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It’s been awhile since a movie premiere caused this much of a ruckus in Hollywood. Then again, the unveiling of The Avengers is no ordinary premiere.
The gathering of stars Robert Downey Jr., Chris Hemsworth, Chris Evans, Scarlett Johansson, Jeremy Renner, Samuel L. Jackson, Mark Ruffalo and others congested traffic for blocks around Hollywood Boulevard’s El Capitan Theater and Grauman’s Chinese on Wednesday night. (In a rare move, traffic officers were on the scene in the surrounding neighborhoods, and orhestrated automobile control even as far south as Sunset Blvd.)
On the red carpet, amid the glare of the lights and the cameras, was Marvel’s Kevin Feige, in many ways the architect of this years-in-the-making ensemble superhero movie.
“I hate the cameras, the hate the red carpet…the only thing I’m excited about is showing people the movie,” he said. “Every decision we make, on set, in the cutting room, is with the intention of evoking a laugh, a scream, a thrill for the audience. And tonight we get to unleash it.”
The fact that The Avengers happened at all is something of a Hollywood miracle. In the mid-2000s, when Marvel began to finance its own movies, the characters were dismissed as second tier superheroes unworthy of big-screen treatment. But since Iron Man became a box office hit in 2008, Marvel enjoyed a successful run of blockbusters focusing individually on Captain America, Thor and Hulk, even as the studio set its sights on having its characters come together for a giant adventure. Through these films, Marvel found success in appealing to average moviegoers while retaining the interest of passionate and obsessive fans of the comic-book source material.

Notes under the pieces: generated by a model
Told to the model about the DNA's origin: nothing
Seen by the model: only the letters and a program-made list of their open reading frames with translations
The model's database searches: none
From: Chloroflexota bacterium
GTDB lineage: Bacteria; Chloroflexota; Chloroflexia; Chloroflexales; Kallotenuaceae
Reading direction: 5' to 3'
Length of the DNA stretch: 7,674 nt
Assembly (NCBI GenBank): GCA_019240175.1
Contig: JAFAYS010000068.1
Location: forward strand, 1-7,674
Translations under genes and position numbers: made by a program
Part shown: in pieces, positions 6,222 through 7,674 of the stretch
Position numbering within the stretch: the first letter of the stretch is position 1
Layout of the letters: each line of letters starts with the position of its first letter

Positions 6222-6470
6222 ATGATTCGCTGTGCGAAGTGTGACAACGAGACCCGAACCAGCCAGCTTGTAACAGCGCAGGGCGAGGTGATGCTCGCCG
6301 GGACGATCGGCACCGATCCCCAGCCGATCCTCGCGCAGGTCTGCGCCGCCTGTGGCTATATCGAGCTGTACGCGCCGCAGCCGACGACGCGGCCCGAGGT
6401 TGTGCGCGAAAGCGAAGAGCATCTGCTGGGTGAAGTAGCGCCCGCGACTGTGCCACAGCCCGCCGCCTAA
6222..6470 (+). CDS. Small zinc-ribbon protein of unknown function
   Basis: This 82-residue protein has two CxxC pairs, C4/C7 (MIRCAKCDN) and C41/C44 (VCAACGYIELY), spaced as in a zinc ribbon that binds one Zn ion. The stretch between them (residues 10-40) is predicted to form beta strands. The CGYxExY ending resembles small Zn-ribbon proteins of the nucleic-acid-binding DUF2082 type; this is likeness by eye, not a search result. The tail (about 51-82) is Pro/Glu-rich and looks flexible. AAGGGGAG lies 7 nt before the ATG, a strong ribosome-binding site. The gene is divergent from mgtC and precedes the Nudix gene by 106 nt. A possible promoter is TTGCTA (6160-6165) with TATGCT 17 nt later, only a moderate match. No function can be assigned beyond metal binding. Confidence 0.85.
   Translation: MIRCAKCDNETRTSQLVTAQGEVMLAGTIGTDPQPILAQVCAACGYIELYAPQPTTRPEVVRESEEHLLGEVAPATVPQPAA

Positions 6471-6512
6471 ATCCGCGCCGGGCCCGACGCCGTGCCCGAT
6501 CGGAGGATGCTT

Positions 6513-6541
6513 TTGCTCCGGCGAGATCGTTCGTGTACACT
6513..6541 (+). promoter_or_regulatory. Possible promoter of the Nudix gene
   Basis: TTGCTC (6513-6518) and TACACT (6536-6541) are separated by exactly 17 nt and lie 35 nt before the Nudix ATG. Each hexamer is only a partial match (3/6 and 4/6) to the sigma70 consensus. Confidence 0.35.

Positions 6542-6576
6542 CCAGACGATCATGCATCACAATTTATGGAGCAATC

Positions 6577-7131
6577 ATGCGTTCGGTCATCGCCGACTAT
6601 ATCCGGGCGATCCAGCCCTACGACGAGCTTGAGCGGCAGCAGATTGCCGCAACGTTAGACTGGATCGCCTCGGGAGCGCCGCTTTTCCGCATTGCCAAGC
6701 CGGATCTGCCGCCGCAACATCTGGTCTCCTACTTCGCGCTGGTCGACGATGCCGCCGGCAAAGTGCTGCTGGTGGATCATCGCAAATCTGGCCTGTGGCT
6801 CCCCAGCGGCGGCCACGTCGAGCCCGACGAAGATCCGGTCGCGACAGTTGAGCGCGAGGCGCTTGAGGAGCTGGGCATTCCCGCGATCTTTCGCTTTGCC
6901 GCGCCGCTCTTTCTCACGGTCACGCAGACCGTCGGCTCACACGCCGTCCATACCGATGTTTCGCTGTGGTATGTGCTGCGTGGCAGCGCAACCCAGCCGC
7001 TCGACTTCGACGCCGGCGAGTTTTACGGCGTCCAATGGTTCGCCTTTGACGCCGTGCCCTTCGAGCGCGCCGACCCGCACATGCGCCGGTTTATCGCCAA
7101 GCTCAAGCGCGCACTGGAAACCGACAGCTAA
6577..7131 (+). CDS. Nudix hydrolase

“[Tonight is] the biggest deal to us. From the moment we got out funding to be our own studio, this was the dream,” Feige said.
He said Avengers is the capper to “phase one” of the Marvel plan, with pieces already falling into place for phase two. Iron Man 3 is due to begin shooting in six weeks, sequels for Thor and Captain America have release dates, and there’s room for one or two new movies.
“I loved that in comics, you could read all your individual heroes and you could follow their adventures, then every few years there’d be a crossover event that would bring them all together, in one book,” Feige said. “Then they’d go their separate ways again, have their own adventures, and a few years later, they’d get back together again. I want to replicate that in movies.”
Of course, it’s not easy to bring high-profile actors together—given their success in other movies or franchises, some may want to move on—and Marvel has earned a dubious reputation for failing to find amenable terms for newcomers and returning collaborators both in front of and behind the cameras.
“Scheduling has always been an issue and will always be an issue,” said Feige. “The famous discussions about Marvel contracts and Marvel’s negotiations, all of that is with the mindset of trying to bring all these people together.”
Joss Whedon, who directed Avengers, defended Marvel’s reputation, saying “The Marvel dictate is more director-friendly than any other studio. They went with [Jon] Favreau and [Kenneth] Branagh to do action movies, and those were names that weren’t on anybody’s lists. They go with guys who have a specific vision.”
Meanwhile, Downey said he is looking forward to making the next Iron Man movie more character-based, perhaps reigning in the cocky attitude of the genius playboy Tony Stark.
“There’s a little bit of a return to that, I think, just for entertainment’s sake, in the Avengers, which is appropriate,” Downey said. “But for Iron Man 3, we are going to back to the exploration of this character, which is what made the franchise work to begin with.”
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